Prison Visitor Jailed for Smuggling Drugs into HMP Berwyn

A woman has been jailed after she was caught smuggling drugs worth thousands of pounds into HMP Berwyn, the largest prison in England and Wales and the 2nd largest in Europe. 

Berwyn prison opened in February 2017 and is a  smoke-free closed rehabilitation establishment which holds 2,106 category C men.  

The woman was intercepted by prison guards after they noticed her “walking in an awkward manner”. She was strip-searched, and a sausage-shaped package fell from her vaginal area. The package was found to contain 23 Buprenorphine tablets – with a prison value of £2300 and 95.8 grams of cannabis – with a prison value of  £7000 to £12,000.

Donna Cluskey, 48 was jailed for 13 months.  She admitted to being paid £100 to smuggle in the drugs.

Cluskey had previously received a 28-month prison sentence for attempting to smuggle heroin and cocaine into HMP Kennet and in 2008, she served a 42-month sentence for conspiring to deal class A drugs.

In 2018 another woman Chelsea Bennion was jailed for smuggling drugs into the same prison, HMP Berwyn.

The drugs, 99 buprenorphine tablets, worth £50 each inside prison, were smuggled inside 2 ‘Kinder Eggs’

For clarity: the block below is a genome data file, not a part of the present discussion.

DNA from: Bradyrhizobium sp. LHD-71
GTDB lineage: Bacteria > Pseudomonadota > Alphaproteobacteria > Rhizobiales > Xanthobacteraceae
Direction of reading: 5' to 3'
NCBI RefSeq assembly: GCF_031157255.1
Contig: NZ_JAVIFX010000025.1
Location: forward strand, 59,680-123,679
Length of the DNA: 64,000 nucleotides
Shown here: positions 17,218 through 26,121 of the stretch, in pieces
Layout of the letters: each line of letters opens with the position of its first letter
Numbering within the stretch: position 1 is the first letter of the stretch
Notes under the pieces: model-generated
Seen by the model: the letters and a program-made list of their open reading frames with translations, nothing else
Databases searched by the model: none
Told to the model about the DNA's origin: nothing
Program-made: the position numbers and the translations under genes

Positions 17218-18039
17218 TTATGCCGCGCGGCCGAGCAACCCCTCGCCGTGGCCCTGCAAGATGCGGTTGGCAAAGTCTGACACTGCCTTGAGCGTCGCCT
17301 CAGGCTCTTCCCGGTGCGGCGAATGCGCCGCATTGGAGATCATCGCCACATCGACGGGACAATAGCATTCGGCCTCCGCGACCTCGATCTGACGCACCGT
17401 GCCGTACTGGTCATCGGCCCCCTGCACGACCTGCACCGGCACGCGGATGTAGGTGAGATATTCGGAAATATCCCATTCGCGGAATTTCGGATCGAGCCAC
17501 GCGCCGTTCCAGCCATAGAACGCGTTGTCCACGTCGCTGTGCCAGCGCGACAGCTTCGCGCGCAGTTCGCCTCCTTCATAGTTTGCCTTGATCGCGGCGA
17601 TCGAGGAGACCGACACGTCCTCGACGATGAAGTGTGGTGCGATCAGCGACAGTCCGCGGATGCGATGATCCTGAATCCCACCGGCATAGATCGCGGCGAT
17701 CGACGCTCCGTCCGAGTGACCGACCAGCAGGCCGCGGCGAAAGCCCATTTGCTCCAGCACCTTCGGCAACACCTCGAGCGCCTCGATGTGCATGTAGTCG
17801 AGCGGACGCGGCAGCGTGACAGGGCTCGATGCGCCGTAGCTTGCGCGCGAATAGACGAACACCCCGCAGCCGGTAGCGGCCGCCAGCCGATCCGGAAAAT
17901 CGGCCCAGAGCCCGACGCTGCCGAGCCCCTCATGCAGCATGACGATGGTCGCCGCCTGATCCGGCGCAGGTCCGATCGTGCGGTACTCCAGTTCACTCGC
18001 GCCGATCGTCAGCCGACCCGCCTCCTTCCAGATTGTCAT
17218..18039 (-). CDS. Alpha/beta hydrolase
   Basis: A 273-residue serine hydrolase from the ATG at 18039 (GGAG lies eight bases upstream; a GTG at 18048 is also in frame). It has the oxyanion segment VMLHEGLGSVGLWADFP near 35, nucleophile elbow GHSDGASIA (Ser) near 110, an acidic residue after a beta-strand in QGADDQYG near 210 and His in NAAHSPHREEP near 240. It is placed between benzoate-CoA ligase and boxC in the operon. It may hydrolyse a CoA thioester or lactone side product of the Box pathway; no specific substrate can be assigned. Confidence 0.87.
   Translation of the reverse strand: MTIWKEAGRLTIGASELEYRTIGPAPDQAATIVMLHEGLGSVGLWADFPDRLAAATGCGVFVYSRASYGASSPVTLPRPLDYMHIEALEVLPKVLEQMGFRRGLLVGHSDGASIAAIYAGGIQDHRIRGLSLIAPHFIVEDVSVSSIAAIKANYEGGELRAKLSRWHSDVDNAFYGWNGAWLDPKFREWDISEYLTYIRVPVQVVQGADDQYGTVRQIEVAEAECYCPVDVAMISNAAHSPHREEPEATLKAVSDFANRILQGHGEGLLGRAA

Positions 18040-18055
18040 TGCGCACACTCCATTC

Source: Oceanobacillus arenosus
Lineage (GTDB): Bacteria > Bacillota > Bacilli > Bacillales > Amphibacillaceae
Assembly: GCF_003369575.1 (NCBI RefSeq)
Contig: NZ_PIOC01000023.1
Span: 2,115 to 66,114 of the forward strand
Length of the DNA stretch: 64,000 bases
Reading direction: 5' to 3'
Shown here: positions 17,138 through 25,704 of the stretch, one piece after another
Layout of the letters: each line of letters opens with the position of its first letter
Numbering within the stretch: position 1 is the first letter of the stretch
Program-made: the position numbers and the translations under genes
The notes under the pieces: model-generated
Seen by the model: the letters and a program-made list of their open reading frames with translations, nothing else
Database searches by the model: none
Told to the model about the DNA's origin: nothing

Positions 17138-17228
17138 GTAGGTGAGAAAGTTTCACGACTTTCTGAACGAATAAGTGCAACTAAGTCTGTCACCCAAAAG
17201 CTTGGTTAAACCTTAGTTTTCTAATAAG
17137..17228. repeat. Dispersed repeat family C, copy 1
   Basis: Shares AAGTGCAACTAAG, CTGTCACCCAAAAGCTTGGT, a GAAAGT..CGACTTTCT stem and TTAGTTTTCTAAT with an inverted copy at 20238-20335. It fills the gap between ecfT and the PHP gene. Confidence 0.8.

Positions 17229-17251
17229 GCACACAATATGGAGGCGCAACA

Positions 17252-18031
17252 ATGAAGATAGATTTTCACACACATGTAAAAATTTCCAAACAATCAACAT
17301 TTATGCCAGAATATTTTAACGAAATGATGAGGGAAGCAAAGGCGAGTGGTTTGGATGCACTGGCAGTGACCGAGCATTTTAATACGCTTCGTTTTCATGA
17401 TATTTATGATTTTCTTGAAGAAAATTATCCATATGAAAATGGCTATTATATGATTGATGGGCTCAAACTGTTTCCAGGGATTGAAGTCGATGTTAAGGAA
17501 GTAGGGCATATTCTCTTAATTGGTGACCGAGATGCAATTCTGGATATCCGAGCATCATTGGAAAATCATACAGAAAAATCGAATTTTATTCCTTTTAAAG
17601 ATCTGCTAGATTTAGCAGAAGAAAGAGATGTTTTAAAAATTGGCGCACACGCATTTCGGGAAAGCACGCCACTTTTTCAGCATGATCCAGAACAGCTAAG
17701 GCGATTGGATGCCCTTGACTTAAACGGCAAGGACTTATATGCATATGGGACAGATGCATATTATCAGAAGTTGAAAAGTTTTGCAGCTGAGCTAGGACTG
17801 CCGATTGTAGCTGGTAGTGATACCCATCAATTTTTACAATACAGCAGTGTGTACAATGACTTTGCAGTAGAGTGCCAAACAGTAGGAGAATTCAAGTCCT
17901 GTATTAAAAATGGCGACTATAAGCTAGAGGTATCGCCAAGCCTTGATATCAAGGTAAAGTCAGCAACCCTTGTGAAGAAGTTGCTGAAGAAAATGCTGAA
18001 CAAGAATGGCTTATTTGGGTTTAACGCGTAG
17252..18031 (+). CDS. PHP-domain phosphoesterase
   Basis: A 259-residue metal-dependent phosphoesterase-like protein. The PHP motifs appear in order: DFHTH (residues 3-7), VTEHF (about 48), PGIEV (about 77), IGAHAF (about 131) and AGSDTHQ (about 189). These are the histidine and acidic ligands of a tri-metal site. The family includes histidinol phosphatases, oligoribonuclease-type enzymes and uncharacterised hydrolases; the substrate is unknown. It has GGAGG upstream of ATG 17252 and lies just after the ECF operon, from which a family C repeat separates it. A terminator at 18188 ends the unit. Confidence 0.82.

She too was not new to drug offenses, at the time of her arrest, she was on post-sentence supervision after being released from prison for supplying cannabis.

In July 2019 HM Inspectorate of Prisons released their report on an unannounced inspection of HMP Berwyn;  There were many positives, but the availability of drugs in the prison were highlighted as one of the negative aspects of the prison that needed addressing. ” Drugs were too readily available. In our survey, 48% of prisoners said that drugs were easy to get. A substantial number of health emergencies were related to psychoactive substances, 5 and one death in custody had been attributed to their use. The prison had taken a wide range of actions to address drug supply and demand, and there was evidence that drug availability was reducing. The number of drug finds had declined, and in the year to the inspection, the mandatory drug testing positive rate had reduced to 21.49%, although this was high for the type of prison. The substance use strategy was weak and not supported by a plan to coordinate, drive and measure the effectiveness of actions taken.